Starting in 2006, the bill gradually builds upon the current health system, by which 18 million Californians get health coverage through their employer. Employers of 50 or more workers would pay a fee into a state purchasing pool to provide health coverage to their workers. They would have the fee waived if (as over 90% of such employers now do) they already provide coverage to their workers—and, in the case of employers over 200 workers, their families. Small businesses are exempt.

SB 2 provides health coverage to working families that play by the rules, pay their taxes, work hard, but don’t get health coverage.

· Almost 80% of people without health insurance are in working families.

· SB 2 focuses on the significant number of uninsured working at large corporations that do well but don’t offer health benefits.

· SB 2 would cover working families–as many as one million of 4.5 million uninsured Californians would get health insurance through their job, including 200,000 children.

SB 2 provides relief to up to a million uninsured working Californians—that now live sicker, die younger and are one emergency away from financial ruin.

· The uninsured often delay or avoid getting the care they need, including screenings and preventative care, ongoing treatments for chronic conditions, and even emergency care. The uninsured are more likely to die prematurely than the insured with similar problems, for every type of ailment or problem.

· Nearly half of all uninsured reported having unpaid bills or being in debt to a hospital or health provider. In fact, nearly half of all personal bankruptcies are the result of health problems or large medical bills.

SB 2 provides security to millions who already get health insurance through their employer, but are scared about rising costs or losing coverage altogether.

· Over 18 million Californians get their health coverage through their employer; half of them would be more secure in keeping their health coverage under SB 2.

· SB2 limits the share paid by workers to 20% of the premium, or for low- and moderate-income workers, 5% of their wages.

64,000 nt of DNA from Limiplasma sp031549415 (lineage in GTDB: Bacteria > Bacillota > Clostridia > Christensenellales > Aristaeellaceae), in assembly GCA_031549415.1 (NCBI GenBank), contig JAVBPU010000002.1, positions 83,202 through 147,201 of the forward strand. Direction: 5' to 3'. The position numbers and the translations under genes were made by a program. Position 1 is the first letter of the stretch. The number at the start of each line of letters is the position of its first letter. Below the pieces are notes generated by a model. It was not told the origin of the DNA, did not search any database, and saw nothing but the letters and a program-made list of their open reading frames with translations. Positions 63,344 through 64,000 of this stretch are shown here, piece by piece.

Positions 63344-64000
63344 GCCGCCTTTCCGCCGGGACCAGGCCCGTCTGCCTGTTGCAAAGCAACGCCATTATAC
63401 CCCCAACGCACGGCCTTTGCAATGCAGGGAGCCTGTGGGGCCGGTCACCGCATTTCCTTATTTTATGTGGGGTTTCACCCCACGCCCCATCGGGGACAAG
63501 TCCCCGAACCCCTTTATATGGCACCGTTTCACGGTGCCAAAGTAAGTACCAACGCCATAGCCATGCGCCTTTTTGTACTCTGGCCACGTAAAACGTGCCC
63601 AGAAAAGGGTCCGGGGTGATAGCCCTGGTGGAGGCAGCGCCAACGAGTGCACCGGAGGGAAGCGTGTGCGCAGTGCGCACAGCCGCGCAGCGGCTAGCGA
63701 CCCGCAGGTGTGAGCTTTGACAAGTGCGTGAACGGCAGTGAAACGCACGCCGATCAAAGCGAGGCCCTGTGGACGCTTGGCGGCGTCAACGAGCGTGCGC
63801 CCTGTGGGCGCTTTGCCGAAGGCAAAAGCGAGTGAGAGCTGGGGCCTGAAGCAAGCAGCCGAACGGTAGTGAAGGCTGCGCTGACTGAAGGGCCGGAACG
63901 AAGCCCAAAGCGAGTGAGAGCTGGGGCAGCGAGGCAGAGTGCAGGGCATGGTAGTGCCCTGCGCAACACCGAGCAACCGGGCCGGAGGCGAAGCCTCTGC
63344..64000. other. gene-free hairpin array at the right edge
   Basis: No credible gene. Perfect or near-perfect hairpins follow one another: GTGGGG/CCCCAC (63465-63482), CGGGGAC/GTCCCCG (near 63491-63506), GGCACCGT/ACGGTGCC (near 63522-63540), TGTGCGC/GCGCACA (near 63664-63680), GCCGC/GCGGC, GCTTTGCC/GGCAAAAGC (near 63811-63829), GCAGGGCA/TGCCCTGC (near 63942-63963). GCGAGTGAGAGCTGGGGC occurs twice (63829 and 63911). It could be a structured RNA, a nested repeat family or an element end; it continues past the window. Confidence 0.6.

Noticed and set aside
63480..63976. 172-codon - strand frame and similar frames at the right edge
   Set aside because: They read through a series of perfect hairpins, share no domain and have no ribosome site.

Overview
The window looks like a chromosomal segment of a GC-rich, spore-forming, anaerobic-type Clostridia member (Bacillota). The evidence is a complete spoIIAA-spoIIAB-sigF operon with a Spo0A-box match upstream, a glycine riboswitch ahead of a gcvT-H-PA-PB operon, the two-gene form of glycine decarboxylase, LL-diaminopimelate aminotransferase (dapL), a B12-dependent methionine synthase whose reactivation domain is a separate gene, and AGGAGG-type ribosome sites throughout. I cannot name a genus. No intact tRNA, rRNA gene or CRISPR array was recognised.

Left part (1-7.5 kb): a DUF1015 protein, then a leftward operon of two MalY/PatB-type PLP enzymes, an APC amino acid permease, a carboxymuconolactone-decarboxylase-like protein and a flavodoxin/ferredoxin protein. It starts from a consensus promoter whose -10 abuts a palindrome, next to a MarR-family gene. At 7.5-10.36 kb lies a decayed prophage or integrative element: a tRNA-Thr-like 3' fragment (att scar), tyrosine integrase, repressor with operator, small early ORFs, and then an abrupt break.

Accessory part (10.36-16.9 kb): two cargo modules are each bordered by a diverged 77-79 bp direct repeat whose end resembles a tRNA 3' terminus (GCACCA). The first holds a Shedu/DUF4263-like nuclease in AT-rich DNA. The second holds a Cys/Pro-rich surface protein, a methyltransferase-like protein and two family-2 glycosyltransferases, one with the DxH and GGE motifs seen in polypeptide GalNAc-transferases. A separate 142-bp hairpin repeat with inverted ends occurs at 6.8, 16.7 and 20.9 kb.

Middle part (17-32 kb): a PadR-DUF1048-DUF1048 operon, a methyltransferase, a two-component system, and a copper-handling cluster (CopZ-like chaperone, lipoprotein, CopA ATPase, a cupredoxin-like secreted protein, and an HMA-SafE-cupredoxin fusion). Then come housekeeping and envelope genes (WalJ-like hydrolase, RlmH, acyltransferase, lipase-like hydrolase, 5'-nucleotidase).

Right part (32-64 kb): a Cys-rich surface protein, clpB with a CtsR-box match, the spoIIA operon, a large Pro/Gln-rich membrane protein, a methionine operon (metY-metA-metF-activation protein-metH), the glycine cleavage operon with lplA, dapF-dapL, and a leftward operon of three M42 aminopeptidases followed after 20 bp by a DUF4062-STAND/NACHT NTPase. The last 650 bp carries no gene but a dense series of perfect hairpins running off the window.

· SB2 tightens regulation of co-pays and deductibles by requiring the responsible agencies (DOI, DMHC, MRMIB) to review copays and deductibles for affordability for workers and employers.

SB 2 provides a boost for the economy, ensuring a healthier, more productive, more economically secure workforce and customer base, and fairness for the majority of employers that provide coverage.

· SB 2 would prevent many personal bankruptcies due to medical bills; Nearly half of the uninsured face “life altering” medical debt, so they are unable to be good customers.

· Uninsured workers are sicker and thus less productive, missing work due to illness. They also are more transient, imposing significant training costs on employers.

· SB 2 provides savings to the state budget, since taxpayers foot some of the cost for those whose employers don’t provide coverage. Most on Medi-Cal and Healthy Families are in working families.

· More people will be enrolled in Medi-Cal and Healthy Families, and this will bring in considerable new federal matching funds that will create jobs in California.

· The employers that already provide health benefits to their workers—over 90% of those with over 50 workers—will benefit from not being undercut by competitors that don’t.

· Affected employers will now have a new option of paying into a state purchasing pool, that will administer the benefits and be able to bargain for better rates.

· A companion bill, AB1528, creates a commission to explore controlling overall health care costs while improving quality—before SB2 even goes into effect in 2006



Anthony E. Wright

Executive Director

Health Access

1127 11th St., #234, Sacramento, CA 95814

Ph: 916-442-2308, Fx: 916-497-0921

awright@health-access.org

Health Access California promotes quality, affordable health care for all Californians.